On 2 July 2014, the Federal Government released a paper detailing how the Exploration Development Incentive (the Incentive) will operate to encourage investment in junior mineral exploration companies.
In our previous Alert, we provided an overview of the Incentive.
Ahead of the release of draft legislation and explanatory materials to give effect to the Incentive (which will be the subject of further public consultation), the Exploration Development Incentive: Operational Details for the Exploration Development Incentive Paper (Paper) confirms:
- Which explorers will be eligible to access the Incentive;
- How exploration credits can be provided to investors in these companies;
- What expenditure will be eligible;
- How the Incentive will be capped; and
- The treatment of exploration credits.
In this Alert, Partners Michelle Eastwell and Simon Panegyres, Senior Associate Rosalie Cattermole and Trainee Solicitor Kaitlyn Rafter provide an overview of the Paper, which provides further certainty to small explorers as to the operation of the Incentive.
As previously proposed and announced in our last Alert, it is exploration companies that have no taxable income for the relevant year which are eligible to apply for the Incentive, participation in which is entirely voluntary. Companies which have commenced resources production (or are affiliated or connected with an entity which has done so) will be excluded. Companies must also be disclosing entities under the Corporations Act 2001, which includes listed companies.
Where companies are members of tax consolidated groups, the activities of the consolidated group as a whole are taken into account when determining eligibility. This also means that credits may be distributed to shareholders of the head company as a result of exploration expenditure of another company in the group.
Providing Exploration Credits to Investors
Companies have the choice to provide credits to either:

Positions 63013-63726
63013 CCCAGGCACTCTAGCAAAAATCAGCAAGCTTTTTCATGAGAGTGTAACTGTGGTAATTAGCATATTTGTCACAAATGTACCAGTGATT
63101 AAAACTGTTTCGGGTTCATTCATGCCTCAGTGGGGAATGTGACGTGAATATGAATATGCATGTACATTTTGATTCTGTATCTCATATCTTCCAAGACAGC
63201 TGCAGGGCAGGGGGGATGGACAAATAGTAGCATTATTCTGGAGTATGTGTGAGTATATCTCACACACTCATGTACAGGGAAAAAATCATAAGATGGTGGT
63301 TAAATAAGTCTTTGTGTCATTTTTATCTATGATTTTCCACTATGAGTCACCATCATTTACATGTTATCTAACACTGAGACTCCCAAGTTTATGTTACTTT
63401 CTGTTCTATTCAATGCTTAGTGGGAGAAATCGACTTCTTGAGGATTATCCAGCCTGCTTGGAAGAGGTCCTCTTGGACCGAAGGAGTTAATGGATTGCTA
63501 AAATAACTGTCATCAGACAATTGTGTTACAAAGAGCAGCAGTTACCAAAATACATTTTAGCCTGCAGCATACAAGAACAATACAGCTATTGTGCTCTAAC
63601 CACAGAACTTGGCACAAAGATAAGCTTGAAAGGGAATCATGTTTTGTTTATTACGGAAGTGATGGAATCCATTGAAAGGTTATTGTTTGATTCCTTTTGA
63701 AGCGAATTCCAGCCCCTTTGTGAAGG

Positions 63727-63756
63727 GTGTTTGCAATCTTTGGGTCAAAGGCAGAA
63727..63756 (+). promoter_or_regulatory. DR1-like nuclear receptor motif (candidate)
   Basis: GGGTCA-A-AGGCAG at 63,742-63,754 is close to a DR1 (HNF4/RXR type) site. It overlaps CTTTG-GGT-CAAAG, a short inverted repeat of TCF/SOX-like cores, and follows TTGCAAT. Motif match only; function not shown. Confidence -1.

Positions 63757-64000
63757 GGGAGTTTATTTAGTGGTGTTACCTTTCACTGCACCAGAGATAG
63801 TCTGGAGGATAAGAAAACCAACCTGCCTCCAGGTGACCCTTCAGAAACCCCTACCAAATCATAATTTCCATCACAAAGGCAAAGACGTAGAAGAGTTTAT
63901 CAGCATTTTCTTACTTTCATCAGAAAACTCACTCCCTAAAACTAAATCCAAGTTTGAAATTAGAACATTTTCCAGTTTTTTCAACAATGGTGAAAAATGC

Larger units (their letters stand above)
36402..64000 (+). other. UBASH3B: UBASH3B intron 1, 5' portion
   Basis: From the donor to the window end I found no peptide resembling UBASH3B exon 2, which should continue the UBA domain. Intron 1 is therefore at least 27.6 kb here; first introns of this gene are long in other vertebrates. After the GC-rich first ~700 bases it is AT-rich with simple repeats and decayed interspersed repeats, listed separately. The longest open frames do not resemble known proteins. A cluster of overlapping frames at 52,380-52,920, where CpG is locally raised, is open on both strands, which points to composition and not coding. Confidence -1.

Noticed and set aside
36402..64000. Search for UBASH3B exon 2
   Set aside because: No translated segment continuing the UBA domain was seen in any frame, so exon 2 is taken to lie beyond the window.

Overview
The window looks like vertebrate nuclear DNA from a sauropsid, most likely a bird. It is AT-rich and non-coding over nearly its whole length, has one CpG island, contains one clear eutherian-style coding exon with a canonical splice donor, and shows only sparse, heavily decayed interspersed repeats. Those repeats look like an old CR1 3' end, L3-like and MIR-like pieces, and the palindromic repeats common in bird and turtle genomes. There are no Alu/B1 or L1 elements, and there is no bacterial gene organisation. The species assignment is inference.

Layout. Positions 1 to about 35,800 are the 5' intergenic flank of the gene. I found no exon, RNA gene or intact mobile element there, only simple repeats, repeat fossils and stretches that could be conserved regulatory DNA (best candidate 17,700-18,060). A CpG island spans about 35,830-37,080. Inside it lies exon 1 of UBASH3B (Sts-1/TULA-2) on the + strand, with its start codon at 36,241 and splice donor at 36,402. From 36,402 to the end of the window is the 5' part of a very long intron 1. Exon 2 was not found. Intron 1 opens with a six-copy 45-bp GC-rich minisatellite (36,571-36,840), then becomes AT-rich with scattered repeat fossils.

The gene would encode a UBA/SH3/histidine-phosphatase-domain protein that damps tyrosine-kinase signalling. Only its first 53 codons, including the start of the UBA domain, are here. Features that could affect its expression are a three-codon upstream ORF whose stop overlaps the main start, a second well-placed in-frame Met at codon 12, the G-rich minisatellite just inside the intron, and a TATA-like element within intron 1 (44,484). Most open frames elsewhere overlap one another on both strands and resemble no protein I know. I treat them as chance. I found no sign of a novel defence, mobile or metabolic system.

- All shareholders; or
- Only holders of shares issued after 30 June 2014.
This decision is irrevocable. The logic for providing credits only to holders of shares issued after 30 June 2014 would be to increase the incentive for additional investment.
If a company wishes to provide credits to holders of shares issued after 30 June 2014 only, it will be necessary to issue a separate class of share to facilitate this. If a company chooses this option, necessitating the creation of a separate class of shares, consideration would need to be given to the provisions of the company's constitution as well as the broader implications, such as for control transactions.
The Paper confirms that only expenditure incurred from 1 July 2014 in Australia on 'greenfields' exploration for minerals will be eligible for the Incentive.
In order to be considered 'greenfields' exploration expenditure, the expenditure must be incurred in determining the existence, location, extent or quality of a new mineral resource in Australia. This will not include any mineralisation that is an "Inferred Mineral Resource" or higher under the Joint Ore Reserves Committee Code 2012 edition.
Specifically, the Incentive does not apply to quarry materials, shale oil, petroleum (including coal seam gas) or geothermal resources, or any offshore exploration.
How the Incentive will be Capped
It has been confirmed that the Incentive will be capped at $100 million over the next three financial years, subject to a modulation process. The modulation process will require eligible companies that choose to participate to notify the ATO of their exploration expenditure and tax losses after the end of the relevant financial year. Further information on this process can be found in our previous Alert.
Treatment of Exploration Credits
Where a company chooses to distribute exploration credits to its shareholders, it will reduce its tax loss by the amount distributed.
The total credits available will be calculated by multiplying the reduction in losses by the corporate tax rate and will need to be distributed to shareholders by the end of the financial year in which modulation takes place (ie. the following financial year).
Similar rules and restrictions that apply to franking credits will also apply to exploration credits. For example, as previously determined, foreign shareholders will not be able to use any exploration credits received. Resident shareholders will, however, be able to claim the exploration credits they receive in their tax returns.
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